By Susan K. Livio/The Star-Ledger
on August 18, 2013 at 7:15 AM
TRENTON – Beginning in January, the Affordable Care Act is expected to open the door to 300,000 low-income New Jerseyans to get health coverage through Medicaid, but a recent survey found the majority of Garden State doctors won’t be willing to treat them.
Fifty-four percent of primary care doctors and 56.5 percent of specialists in New Jersey said they did not plan to accept any new Medicaid patients in the coming year — more than any other state, according to a July report in the monthly publication Health Affairs.
The report — based on a survey of 8,158 physicians in 2011 and 2012 — said “access to office-based physicians is important in helping Medicaid patients avoid relying on” costly hospital emergency rooms for their care.
Medical groups say there’s no mystery behind New Jersey doctors’ lack of interest: The state’s meager reimbursement rates are among the lowest in the country.
“Medicaid payments are not the same across the country, which doesn’t make sense to anyone,” said Ruth Schulze, president of the Medical Society of New Jersey and an obstetrician and gynecologist (OB/GYN) in Woodcliff Lake. “New Jersey sees a huge proportion of Medicaid patients but, unfortunately, our payments are one of the lowest in the nation.”
While Medicaid is a federal program, states also help pay the tab — and each determines how much doctors and other health care providers are reimbursed.
New Jersey pays a doctor $23.50 for an office visit with a Medicaid patient. But a doctor in Wyoming is paid from $67 to $95.57 depending on the complexity of the patient’s ailment. Pennsylvania’s doctor office visit rates range from $40 to $54.42. In New York, it’s $37.41 to $56.18. Across the nation, basic office visit rates range from $20.64 to $111.22, according to the Kaiser Family Foundation.
“We’ve always been ranked close to dead last in reimbursement rates for primary care doctors, and the state should do something about it,” said Raymond Castro, senior analyst from New Jersey Policy Perspective, a left-leaning research and advocacy group.
The Affordable Care Act has committed to pay for the cost of raising the rates for two years, beginning this year, to match what Medicare pays for treatment. Kaiser estimated doctors will see on average a 73 percent raise in reimbursements for most services under Medicaid. In New Jersey, doctors will get paid 109 percent more than they are now.
The problem is the federal government has delayed those raises so far this year because of federal budget cuts forced by sequestration, said Deborah Briggs, president and CEO for the New Jersey Council of Teaching Hospitals.
And any physicians considering taking on Medicaid clients might not be lured by just a two-year bump in reimbursements, said Claudine Leone, a lobbyist for the New Jersey Academy for Family Physicians.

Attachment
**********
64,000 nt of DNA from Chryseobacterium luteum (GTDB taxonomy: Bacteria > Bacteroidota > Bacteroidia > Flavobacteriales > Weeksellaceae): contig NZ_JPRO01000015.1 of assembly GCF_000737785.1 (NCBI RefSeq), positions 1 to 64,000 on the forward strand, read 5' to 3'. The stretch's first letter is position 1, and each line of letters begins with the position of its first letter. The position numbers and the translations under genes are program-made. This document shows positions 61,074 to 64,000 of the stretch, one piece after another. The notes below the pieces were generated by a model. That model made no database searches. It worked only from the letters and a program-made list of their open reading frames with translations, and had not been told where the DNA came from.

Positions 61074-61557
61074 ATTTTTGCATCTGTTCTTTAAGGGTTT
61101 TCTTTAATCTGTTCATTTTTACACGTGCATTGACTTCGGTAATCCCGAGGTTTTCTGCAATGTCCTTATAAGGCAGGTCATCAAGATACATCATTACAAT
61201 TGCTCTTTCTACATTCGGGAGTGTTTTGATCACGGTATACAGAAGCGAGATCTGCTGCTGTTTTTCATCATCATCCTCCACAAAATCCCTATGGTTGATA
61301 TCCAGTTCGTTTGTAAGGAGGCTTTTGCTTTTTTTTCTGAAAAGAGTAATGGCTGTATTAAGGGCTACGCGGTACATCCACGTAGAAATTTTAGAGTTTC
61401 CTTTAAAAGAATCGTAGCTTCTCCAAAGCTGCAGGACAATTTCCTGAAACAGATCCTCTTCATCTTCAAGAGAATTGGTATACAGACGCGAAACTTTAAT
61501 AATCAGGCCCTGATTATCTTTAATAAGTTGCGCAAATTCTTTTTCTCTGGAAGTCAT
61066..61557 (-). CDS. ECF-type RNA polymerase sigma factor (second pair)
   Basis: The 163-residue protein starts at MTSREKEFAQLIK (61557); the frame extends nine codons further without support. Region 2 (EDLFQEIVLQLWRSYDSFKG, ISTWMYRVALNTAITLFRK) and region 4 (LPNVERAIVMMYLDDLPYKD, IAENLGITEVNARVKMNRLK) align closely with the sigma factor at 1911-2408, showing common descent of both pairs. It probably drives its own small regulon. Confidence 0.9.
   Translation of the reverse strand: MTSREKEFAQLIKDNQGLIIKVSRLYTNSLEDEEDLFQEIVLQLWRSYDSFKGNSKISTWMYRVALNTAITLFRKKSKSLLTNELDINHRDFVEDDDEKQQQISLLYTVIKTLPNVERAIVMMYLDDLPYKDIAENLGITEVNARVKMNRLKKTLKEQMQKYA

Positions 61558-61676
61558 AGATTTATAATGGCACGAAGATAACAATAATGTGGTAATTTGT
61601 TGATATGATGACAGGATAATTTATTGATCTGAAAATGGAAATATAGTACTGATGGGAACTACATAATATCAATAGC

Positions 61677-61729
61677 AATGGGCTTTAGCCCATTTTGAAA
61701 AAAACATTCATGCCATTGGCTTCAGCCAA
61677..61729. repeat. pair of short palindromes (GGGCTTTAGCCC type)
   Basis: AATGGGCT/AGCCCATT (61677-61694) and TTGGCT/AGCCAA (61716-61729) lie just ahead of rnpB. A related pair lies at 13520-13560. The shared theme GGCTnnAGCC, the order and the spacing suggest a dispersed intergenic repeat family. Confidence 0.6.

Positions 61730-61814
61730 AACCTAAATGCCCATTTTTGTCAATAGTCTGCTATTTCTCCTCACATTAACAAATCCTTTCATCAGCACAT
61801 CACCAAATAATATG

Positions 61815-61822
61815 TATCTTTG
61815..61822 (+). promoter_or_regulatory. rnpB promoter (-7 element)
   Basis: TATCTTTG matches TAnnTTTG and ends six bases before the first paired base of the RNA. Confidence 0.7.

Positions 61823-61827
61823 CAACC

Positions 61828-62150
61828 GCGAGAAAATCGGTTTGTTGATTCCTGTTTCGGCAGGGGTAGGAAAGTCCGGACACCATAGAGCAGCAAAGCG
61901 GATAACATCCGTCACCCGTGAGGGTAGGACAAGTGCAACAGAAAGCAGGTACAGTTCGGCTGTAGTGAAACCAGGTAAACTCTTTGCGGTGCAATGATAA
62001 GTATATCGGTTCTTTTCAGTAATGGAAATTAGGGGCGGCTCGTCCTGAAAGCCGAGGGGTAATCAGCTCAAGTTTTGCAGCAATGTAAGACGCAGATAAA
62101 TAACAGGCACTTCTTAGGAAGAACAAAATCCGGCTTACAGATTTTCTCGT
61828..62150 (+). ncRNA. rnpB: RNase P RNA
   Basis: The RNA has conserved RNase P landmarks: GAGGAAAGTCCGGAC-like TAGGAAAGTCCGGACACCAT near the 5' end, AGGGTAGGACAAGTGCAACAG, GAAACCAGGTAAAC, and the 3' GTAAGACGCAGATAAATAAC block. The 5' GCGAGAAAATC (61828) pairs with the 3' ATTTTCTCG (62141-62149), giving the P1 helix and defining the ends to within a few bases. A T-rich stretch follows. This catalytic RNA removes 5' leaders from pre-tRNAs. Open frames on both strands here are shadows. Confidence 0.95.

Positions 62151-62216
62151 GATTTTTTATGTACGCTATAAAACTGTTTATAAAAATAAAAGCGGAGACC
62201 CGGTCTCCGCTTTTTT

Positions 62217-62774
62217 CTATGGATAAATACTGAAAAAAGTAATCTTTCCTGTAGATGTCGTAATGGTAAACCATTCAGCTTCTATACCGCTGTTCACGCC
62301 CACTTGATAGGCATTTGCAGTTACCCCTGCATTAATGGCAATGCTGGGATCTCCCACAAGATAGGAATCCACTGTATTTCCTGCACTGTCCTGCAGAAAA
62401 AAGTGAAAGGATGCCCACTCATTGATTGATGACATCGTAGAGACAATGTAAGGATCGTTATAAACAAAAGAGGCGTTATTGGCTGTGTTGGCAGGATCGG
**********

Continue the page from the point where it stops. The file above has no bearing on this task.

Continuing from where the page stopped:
“Some family physicians are reluctant to take on additional Medicaid patients since their practices may not be able to support the additional staff necessary if New Jersey reverts back to the lowest rates in the nation,” Leone said. “It is a difficult decision, as physicians do not want to say goodbye to patients once they have established a relationship when the payments are cut.”
Nicole Brossoie, a spokeswoman for the state Department of Human Services, which administers the state’s Medicaid program, said many doctors who accept Medicaid patients through an HMO have been able to negotiate better rates than what the pay-as-you-go plans cover.
She said the federal government expects more doctors to sign on to qualify for the higher reimbursements, then “evaluate the program at the end of the two-year period.”
Many doctors aren’t biting.
Peter Carrazzone said he has never accepted Medicaid in his 28 years as a family doctor in Bergen and Passaic counties. When the federal government announced it would raise the rates for two years, he considered it, but declined again. Two years of better rates is not enough, he said.
“A lot of Medicaid patients have a lot of problems. They are more on the complex side and take more time,” Carrazzone said. “I did not think I could do it and survive and give them the time and attention they deserve.”
Briggs said the teaching hospitals will urge the federal government to keep the rates high after the two-year period ends “for a longer-term fix.”
If something isn’t done about the meager Medicaid reimbursements, Briggs predicts people who can’t find a doctor to take their Medicaid card will simply go to the emergency room like they always have. That would derail one of the goals of the health care law: to curb expensive emergency room use.
“That would put another nail in our health crusade coffin,” she said.